My advice: Do it. A couple dates and some good times wont hurt anything. Don’t be tied to a picture of what you think you want.

    • Thumb up 2

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      I agree with this. If you feel in your gut that you’re really not going to click, then don’t put both of yourselves through the trouble. Maybe be friends? It sounds like you would at least be good friends. It sounds like you’re maybe not sure what’s in your gut, though. If your gut is confused, listen to Dawn and give it a shot. I don’t think you need be 100% honest about the physical attraction thing right away, if you’re confused, if you think you might feel differently after a couple more dates.

  10. Thumb up 2

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    2. Run in the opposite direction. This person is going to play endless mind games with you and everyone will end up miserable.

    10. Get this person out of your life. Stop talking, unsubscribe to her updates on facebook. Having her around all the time is only going to make the feelings worse. It seems hard and unfair, but carrying a torch for this person will cut you off from opportunities with new people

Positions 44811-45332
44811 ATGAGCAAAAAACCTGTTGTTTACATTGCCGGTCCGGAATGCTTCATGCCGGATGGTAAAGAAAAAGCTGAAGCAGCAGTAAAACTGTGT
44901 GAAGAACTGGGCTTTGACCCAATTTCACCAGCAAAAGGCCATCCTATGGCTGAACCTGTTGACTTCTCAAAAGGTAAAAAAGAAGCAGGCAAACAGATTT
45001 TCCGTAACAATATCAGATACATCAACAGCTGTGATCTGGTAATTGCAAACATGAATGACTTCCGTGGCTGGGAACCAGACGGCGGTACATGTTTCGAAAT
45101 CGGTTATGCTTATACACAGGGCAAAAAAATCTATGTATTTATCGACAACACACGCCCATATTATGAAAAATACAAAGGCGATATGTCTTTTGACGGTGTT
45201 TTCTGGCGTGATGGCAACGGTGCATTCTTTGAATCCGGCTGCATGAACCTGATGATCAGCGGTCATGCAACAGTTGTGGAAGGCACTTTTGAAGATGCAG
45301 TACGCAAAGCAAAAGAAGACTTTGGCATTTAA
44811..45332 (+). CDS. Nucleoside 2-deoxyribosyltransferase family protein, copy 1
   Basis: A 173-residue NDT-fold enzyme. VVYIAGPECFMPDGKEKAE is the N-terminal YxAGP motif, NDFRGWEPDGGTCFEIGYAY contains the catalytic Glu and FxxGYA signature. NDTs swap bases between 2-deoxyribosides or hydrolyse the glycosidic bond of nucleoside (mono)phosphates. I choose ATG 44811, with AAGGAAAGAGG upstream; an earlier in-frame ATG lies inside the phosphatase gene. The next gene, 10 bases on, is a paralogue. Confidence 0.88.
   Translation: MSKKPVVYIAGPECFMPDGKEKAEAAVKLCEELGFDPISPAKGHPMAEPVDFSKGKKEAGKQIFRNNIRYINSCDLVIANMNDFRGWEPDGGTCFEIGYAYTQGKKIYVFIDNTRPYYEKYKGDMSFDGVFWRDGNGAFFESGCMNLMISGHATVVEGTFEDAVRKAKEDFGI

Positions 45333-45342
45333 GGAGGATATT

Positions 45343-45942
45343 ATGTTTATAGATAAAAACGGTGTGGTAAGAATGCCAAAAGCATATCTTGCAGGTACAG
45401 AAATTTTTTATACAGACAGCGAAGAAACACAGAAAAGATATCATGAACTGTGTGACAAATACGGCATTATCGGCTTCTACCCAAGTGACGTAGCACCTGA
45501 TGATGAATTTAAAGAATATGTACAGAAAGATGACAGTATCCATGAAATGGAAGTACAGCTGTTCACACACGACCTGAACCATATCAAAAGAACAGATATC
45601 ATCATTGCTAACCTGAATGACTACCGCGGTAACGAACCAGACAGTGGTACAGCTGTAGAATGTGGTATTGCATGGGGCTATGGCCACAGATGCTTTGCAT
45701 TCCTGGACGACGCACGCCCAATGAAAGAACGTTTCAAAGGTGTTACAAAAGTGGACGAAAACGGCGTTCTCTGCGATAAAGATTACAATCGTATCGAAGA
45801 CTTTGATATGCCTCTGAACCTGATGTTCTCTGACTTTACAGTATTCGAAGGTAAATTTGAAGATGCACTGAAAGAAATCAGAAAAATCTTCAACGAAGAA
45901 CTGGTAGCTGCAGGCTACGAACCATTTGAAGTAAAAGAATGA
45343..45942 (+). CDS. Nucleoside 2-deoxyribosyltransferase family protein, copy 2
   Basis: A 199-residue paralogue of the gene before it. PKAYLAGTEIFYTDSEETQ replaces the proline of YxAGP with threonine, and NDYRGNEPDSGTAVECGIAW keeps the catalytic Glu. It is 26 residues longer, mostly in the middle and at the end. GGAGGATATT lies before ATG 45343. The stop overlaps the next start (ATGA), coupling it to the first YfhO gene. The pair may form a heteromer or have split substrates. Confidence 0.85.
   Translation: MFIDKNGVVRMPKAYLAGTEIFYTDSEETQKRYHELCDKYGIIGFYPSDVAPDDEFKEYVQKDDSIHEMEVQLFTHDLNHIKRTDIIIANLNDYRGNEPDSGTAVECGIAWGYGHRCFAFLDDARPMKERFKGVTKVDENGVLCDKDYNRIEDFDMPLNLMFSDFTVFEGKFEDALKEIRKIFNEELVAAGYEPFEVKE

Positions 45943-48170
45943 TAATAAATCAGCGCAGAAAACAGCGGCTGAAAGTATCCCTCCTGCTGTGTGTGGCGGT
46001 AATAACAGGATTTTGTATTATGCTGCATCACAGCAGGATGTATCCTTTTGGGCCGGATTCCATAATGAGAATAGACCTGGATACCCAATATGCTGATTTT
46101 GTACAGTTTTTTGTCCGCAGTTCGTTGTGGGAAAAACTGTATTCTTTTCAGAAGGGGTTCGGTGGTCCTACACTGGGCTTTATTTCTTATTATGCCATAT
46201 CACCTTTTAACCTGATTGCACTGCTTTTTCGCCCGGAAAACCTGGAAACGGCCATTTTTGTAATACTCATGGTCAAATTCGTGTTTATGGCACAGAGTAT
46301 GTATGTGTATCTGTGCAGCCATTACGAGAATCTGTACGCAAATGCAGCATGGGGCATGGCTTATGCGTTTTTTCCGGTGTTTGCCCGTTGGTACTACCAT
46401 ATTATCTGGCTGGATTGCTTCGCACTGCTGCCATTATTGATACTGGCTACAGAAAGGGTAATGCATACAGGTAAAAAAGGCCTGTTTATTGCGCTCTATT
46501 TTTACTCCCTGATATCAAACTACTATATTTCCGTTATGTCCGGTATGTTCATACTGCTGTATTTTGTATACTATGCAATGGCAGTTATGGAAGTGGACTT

• Thumb up 1

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      Re: 2, yeah, I would run like the wind. (I mean, I’d ask her what she meant just to give her a chance to maybe be like, “That was a really dumb thing I said – let’s just keep on having casual good times,” but I’d probably be out).

  11. Thumb up 1

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    oh then when you get to college just totally emmerse yourself in it. Go extra curricular… Everything! Make friends and delete her number from your phone.

  12. Thumb up 1

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    12. If you have the feeling that your girlfriend might “ruin your college experience”, then break up with her. If the relationship was that important to you, the question shouldn’t even come up. Personally, I think that even considering the question of breaking-up shows that you are still at a stage in your life where other things are more important than sustaining a LDR.